Same-sex marriage divided the Supreme Court on Tuesday in a protracted and at times passionate oral argument that might have tilted, ever so slightly, toward marriage equality.
Justice Anthony Kennedy, the author of past decisions supporting gay rights and widely presumed to be the swing vote once more, hinted at sympathy for same-sex marriage.
“It’s dignity-bestowing,” Kennedy said of marriage in general, adding that gay and lesbian couples “say they want the same ennoblement.”
In 2013, Kennedy deployed the term “dignity” numerous times in his decision striking down the Defense of Marriage Act’s prohibition on same-sex couples receiving federal benefits. In 2003, the Sacramento, California, native wrote the decision striking down a Texas law banning homosexual sodomy, and in 1996 he wrote a decision striking down a Colorado ballot measure targeting gay rights.
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At the same time, Kennedy underscored lingering uncertainties Tuesday when he cautioned that the definition of marriage as being between a man and a woman “has been with us for millennia, and it’s very difficult for the court to say, ‘Oh, well, we know better.’”
Amid all the pomp and carnival that accompany landmark court cases, including flag-waving demonstrators outside and a jam-packed press gallery inside, the two-and-a-half-hour oral argument Tuesday revolved around marriage limitations in Kentucky, Ohio, Tennessee and Michigan.
Each of the states has restricted marriage in a variety of ways. In 2004, for instance, 74.5 percent of Kentucky voters ratified a state constitutional amendment that declares only marriage between “one man and one woman” to be valid.
Questions and statements from the other justices Tuesday showed the rest of the court split along customary lines, with Republican-appointed conservatives opposing same-sex marriage and Democratic-appointed liberals supporting it.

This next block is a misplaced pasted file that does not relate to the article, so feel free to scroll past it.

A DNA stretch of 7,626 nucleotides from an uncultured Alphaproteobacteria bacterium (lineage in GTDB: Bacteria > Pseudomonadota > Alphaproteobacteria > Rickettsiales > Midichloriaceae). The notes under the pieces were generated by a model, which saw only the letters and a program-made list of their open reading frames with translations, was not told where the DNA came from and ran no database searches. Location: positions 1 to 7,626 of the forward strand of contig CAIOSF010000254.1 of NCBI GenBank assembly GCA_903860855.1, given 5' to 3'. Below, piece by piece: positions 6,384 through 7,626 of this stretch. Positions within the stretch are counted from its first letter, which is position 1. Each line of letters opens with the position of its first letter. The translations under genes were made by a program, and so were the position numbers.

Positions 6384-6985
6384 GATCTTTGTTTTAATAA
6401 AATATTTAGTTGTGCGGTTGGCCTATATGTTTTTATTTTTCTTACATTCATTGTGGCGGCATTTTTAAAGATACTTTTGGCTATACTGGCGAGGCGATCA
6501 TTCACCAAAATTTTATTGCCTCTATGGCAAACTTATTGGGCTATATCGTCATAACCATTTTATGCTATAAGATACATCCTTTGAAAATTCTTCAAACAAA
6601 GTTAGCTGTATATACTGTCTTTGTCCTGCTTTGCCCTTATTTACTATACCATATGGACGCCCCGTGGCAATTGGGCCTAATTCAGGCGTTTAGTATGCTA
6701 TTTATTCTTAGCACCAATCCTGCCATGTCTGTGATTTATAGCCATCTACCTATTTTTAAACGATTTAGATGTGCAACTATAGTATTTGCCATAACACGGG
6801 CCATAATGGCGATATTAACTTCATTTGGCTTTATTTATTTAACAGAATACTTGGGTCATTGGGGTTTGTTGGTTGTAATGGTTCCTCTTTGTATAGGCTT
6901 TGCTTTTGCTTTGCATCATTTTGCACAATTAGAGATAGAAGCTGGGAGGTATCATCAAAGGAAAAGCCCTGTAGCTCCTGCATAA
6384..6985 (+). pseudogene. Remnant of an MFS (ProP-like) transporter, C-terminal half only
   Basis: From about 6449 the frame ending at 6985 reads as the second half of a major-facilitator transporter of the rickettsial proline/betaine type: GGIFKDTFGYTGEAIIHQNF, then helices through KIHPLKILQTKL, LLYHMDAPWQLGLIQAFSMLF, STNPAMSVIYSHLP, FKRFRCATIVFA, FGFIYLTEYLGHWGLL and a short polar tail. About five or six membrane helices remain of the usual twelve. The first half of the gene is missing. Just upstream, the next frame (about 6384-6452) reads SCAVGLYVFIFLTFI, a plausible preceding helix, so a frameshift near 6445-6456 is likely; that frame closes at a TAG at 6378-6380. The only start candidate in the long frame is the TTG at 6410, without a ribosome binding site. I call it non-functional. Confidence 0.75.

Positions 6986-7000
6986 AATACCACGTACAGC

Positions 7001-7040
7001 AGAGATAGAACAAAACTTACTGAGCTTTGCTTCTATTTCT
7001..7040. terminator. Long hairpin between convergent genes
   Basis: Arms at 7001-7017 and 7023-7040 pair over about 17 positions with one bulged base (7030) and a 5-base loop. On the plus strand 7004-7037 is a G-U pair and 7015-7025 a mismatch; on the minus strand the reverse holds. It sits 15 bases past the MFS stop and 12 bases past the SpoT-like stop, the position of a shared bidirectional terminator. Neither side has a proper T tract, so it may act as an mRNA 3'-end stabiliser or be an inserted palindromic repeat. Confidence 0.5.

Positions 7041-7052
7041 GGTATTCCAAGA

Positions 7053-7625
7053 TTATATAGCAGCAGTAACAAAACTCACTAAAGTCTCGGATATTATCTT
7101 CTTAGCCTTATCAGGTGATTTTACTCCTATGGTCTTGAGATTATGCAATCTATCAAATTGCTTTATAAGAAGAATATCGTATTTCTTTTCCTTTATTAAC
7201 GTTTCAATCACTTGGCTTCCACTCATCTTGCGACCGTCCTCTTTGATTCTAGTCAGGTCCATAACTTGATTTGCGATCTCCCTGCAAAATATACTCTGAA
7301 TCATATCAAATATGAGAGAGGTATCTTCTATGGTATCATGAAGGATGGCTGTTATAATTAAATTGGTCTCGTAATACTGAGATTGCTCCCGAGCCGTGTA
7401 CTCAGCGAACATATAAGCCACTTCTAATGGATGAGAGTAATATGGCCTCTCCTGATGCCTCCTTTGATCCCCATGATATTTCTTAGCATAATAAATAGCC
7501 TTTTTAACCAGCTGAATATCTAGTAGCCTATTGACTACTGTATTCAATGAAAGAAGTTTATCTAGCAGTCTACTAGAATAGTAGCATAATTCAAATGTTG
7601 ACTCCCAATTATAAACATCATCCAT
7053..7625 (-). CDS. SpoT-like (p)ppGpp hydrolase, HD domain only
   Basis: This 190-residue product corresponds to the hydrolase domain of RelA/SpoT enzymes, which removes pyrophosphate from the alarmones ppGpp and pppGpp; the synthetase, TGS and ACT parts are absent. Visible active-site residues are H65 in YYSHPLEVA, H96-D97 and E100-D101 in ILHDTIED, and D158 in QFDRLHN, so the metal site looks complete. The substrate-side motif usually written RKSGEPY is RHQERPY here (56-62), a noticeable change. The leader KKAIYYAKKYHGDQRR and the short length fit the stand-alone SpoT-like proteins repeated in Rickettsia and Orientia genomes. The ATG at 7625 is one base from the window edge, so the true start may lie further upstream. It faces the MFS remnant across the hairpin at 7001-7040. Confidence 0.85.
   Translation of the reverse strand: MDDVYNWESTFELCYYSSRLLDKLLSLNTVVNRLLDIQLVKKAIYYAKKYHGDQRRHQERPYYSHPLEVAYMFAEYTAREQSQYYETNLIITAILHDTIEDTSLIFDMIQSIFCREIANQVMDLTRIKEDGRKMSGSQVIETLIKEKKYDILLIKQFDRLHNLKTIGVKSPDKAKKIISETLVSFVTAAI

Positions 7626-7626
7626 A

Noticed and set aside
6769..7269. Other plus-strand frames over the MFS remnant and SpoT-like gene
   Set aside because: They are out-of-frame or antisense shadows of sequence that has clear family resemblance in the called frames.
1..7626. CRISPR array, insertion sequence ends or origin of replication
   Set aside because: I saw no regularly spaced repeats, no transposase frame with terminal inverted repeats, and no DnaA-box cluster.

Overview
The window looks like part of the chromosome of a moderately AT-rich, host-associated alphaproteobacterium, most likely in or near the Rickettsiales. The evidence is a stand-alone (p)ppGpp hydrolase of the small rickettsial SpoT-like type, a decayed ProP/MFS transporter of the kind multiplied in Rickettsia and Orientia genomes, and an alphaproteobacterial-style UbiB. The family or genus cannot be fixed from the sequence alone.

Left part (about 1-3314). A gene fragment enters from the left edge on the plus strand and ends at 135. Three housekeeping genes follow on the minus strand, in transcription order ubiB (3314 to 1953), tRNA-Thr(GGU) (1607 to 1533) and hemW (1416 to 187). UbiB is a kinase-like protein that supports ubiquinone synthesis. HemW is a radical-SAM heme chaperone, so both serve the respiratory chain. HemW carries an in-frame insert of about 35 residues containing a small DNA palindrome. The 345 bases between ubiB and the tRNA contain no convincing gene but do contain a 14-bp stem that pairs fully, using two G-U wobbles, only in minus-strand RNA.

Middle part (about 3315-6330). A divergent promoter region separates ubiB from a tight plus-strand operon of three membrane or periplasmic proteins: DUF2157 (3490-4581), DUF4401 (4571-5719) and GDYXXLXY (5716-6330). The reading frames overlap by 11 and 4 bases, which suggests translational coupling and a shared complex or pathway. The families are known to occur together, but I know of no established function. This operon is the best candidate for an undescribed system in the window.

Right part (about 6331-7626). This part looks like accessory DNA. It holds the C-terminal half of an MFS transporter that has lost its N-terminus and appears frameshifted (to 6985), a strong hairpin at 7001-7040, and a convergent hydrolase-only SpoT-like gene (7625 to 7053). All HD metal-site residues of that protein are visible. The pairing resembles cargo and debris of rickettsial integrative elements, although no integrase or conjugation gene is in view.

“There’s a right to marry, and that’s fundamental,” Justice Elena Kagan said, citing previous Supreme Court decisions involving prisoners and others, “and everyone should be entitled to it unless there’s a good reason for the state to exclude them.”
Skeptics countered that individual states deserved the opportunity to decide marriage policy.
“People feel very differently about something if they get to vote on it, rather than have it imposed on them by the courts,” Chief Justice John Roberts Jr. said.
Justices addressed two fundamental questions during the argument, which was more than twice as long as the typical Supreme Court hearing.
One is whether the Constitution’s 14th Amendment, which guarantees due process and equal protection of the law, compels states to license same-sex marriages. The other is whether the same constitutional protections require states to recognize same-sex marriages performed elsewhere.
In theory, the court could answer “no” to the first question and “yes” to the second. This would leave intact the laws or lower-court rulings that render same-sex marriages legal in 37 states and the District of Columbia while allowing the remaining states to make their own decisions.
Roberts, intriguingly, suggested that “the first question is a big step,” while the question of requiring states to recognize marriages performed elsewhere might be “pretty straightforward.” The chief justice’s comment raised the possibility that he might join some but not all of a narrow-majority decision backing same-sex marriage.
His conservative colleagues, Antonin Scalia and Samuel Alito, voiced flat-out skepticism, and their votes against same-sex marriage aren’t in doubt.
“I’m concerned about the wisdom of this court imposing through the Constitution a requirement of action which is unpalatable to many of our citizens for religious reasons,” said Scalia, himself a devout Roman Catholic.